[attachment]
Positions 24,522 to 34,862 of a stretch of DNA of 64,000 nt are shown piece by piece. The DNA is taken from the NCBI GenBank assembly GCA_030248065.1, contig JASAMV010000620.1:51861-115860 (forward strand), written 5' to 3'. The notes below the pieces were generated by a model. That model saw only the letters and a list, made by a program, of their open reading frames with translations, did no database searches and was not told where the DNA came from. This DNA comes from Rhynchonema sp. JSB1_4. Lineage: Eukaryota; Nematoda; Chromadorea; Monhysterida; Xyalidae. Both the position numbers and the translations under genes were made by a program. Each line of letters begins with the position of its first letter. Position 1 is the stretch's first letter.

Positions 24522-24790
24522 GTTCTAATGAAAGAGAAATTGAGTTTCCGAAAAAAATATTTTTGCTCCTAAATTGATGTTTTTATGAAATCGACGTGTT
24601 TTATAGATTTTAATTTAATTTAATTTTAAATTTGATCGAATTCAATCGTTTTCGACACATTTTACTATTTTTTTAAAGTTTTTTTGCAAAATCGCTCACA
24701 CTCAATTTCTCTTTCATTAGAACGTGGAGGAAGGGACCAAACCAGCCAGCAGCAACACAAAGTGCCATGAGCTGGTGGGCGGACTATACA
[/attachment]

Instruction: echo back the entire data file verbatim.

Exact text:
Positions 24,522 to 34,862 of a stretch of DNA of 64,000 nt are shown piece by piece. The DNA is taken from the NCBI GenBank assembly GCA_030248065.1, contig JASAMV010000620.1:51861-115860 (forward strand), written 5' to 3'. The notes below the pieces were generated by a model. That model saw only the letters and a list, made by a program, of their open reading frames with translations, did no database searches and was not told where the DNA came from. This DNA comes from Rhynchonema sp. JSB1_4. Lineage: Eukaryota; Nematoda; Chromadorea; Monhysterida; Xyalidae. Both the position numbers and the translations under genes were made by a program. Each line of letters begins with the position of its first letter. Position 1 is the stretch's first letter.

Positions 24522-24790
24522 GTTCTAATGAAAGAGAAATTGAGTTTCCGAAAAAAATATTTTTGCTCCTAAATTGATGTTTTTATGAAATCGACGTGTT
24601 TTATAGATTTTAATTTAATTTAATTTTAAATTTGATCGAATTCAATCGTTTTCGACACATTTTACTATTTTTTTAAAGTTTTTTTGCAAAATCGCTCACA
24701 CTCAATTTCTCTTTCATTAGAACGTGGAGGAAGGGACCAAACCAGCCAGCAGCAACACAAAGTGCCATGAGCTGGTGGGCGGACTATACA